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These Teenagers Showed Up In Texas with Fishing Boat and Saved Over 50 People

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These Teenagers Showed Up In Texas with Fishing Boat and Saved Over 50 People

Last weekend, Hurricane Harvey slammed into the coast of Texas and has been causing chaos ever since. The hurricane has now been downgraded to a Tropical Storm and has been dumping unprecedented amounts of rain for days. The destructive storm has claimed eight lives so far with more anticipated as the days go by.

In the Houston area alone, 30,000 people will be forced to leave their homes for more suitable shelter, and thousands more who will need more assistance. However, in spite of it, all these courageous Texans are not backing down and are stepping up to the plate to help their neighbors in need.

People of all race, age, and ethnicity are doing their part to save others who are trapped by the rapidly rising flood waters. That includes these heroic teenagers who just showed up with nothing more than a paddle board and a small fishing boat to save lives.

Over the past several months we have seen the worst in the younger generation in the likes of the violent group Antifa. These entitled destructive fascists have been running around the country beating up on anyone that they deem to be white supremacists. These hateful anti-Americans are determined to destroy the country we all know and love. However, while that is the worst in humanity there is a silver lining in what we have recently seen in Texas. While those hateful groups are working to cause division there are those who are seeking to unify and save lives.


In the wake of the disaster people of all backgrounds have been risking their lives to save people’s lives. We have seen on the news harrowing stories of bravery and courage from these amazing Americans. One group of teens who lived in the area who are also victims of the flood decided that they too would do their part to help and it is nothing short of inspiring.

Here is more from The Daily Wire:

Seventeen-year-old Thomas Edwards and his three friends, Richard Dickason, 17, Liam Connor, 17, and his brother Declan Connor, 15, were some of those heroes. The boys, all high school students at Strake Jesuit College Preparatory in Houston, spent hours rescuing stranded Texans in a small fishing boat. Edwards estimates the crew saved over 50 people, not to mention numerous pets.

Edwards told The Daily Wire that he woke up to find the massive flooding; his truck was nearly completely submerged and one-story houses all around him had water all the way up to their doors. Instead of feeling fear or sorry for himself (as any typical 17-year-old might feel after they see their truck under water), Edwards and his pals took this hardship as a cue to help others.

The day before the storm, the boys picked up Declan’s fishing boat from Galveston, Texas. This was the perfect vehicle to save some folks.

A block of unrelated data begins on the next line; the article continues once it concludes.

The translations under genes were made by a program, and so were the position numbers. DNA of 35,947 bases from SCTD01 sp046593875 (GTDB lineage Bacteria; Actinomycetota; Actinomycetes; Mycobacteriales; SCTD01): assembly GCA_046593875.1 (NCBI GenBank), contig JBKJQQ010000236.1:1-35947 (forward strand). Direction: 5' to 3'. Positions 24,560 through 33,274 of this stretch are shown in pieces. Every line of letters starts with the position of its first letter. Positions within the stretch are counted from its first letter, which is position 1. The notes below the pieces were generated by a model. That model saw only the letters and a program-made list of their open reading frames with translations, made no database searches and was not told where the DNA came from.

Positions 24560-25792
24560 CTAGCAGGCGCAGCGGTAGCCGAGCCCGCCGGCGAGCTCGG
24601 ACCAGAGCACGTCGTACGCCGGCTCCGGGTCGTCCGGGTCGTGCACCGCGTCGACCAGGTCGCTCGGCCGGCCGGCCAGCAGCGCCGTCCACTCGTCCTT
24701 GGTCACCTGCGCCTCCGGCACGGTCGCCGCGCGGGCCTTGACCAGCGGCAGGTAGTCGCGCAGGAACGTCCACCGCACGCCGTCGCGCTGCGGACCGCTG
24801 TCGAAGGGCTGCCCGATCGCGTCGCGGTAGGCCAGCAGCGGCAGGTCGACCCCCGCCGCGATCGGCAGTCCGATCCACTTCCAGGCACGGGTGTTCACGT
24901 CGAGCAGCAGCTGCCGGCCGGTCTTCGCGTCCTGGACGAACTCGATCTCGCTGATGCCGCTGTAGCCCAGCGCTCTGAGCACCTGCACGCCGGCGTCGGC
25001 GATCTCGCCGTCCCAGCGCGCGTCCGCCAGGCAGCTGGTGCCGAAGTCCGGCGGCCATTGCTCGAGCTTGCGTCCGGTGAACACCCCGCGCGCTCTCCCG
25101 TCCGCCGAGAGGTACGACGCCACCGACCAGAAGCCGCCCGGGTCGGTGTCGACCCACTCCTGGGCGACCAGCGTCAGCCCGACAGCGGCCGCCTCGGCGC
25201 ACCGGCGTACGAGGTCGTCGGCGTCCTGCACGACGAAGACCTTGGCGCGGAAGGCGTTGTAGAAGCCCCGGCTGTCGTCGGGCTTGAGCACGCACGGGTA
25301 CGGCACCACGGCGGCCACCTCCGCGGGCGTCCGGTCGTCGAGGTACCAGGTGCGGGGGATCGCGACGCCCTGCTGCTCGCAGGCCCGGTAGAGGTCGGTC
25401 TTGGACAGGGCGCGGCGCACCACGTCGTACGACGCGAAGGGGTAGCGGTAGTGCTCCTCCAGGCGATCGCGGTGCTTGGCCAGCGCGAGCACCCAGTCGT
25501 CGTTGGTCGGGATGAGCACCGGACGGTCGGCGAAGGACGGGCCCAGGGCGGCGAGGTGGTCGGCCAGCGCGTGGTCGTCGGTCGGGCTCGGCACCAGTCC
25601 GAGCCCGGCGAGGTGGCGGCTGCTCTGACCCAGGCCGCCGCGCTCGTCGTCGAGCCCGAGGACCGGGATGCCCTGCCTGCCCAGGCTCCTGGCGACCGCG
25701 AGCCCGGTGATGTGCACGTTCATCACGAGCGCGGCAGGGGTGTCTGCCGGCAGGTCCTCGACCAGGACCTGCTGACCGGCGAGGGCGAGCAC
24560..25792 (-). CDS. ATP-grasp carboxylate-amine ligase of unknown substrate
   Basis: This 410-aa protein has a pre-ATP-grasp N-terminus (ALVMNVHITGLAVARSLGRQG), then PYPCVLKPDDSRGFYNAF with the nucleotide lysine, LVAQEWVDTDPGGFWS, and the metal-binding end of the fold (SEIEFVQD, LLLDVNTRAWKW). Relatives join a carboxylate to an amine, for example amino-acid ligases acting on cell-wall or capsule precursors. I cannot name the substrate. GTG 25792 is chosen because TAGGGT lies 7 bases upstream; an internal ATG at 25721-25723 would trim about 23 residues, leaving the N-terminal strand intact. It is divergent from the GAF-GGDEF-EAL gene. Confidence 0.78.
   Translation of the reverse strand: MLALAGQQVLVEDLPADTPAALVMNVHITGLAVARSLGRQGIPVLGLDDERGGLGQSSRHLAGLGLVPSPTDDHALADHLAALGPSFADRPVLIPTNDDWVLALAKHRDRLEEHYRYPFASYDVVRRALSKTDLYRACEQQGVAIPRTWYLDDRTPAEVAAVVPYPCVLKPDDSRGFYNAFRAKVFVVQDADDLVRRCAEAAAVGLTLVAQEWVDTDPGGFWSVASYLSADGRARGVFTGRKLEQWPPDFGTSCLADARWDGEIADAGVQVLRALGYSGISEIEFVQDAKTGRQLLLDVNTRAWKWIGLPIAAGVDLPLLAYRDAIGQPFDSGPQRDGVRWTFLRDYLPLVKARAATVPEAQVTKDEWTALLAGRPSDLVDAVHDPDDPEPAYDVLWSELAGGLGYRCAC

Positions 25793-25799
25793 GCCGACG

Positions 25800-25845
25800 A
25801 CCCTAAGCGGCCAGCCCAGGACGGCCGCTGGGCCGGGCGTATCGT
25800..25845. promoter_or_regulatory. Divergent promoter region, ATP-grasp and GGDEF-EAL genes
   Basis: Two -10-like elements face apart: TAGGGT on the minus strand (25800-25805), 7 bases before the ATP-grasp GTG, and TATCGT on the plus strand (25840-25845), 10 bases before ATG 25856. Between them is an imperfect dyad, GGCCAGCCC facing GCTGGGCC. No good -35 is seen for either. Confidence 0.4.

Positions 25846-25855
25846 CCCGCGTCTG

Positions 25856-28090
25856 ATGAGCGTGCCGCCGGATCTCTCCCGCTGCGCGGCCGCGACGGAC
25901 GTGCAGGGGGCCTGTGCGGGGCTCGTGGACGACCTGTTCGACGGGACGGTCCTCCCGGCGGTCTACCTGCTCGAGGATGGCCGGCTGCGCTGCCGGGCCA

“Once the boat began to float on the trailer we decided to venture out,” Edwards told The Daily Wire. “We could hear people screaming for help and we towed a paddle board behind us so we could fit more people on the boat. We began to pick people up and take them to a local Krogers, where other evacuees sought refuge. We were the only boat in the neighborhood until 2 o’clock, and we motored back and forth making trips to rescue as many people as we could.”Bomberos de alma: adolescentes lujaninos quieren salvar vidas | MendoVoz

The boys began working in collaboration with local firefighters, police officers, and rescue workers, saving at least 50 people, said Edwards. “Neighbors would tell us addresses or point in directions to where they heard people yelling from,” he recalled.

“We rescued families, babies, dogs, rabbits, you name it,” explained the 17-year-old. “My friend Liam and I would stay on the paddle board and pull the boat across the intersection in order to unload people closer to the Kroger parking lot. It was an incredibly surreal experience to take a boat down streets while trying to dodge sunken cars and overhanging tree limbs.”

Edwards noted that the boys caught a second wind when local photojournalist Mark Mulligan of the Houston Chronicle posted photos of their rescue efforts.

“People were calling us Patriots, fine young men, and heroes,” he said. “All of these comments bolstered our morale and let us know that what we were doing did not go without recognition, although we would have done so regardless.

” One comment really resonated with Edwards: “Someone said that in times like these, differences don’t matter because we are all in the same predicament.”

“On our last trip, we drove back towards the house and passed by 5 National Guard trucks, which gave me and Declan a feeling of relief,” noted the teen.

“I thought it was incredibly valiant to see how the whole community banded together to save one another,” added Edwards.

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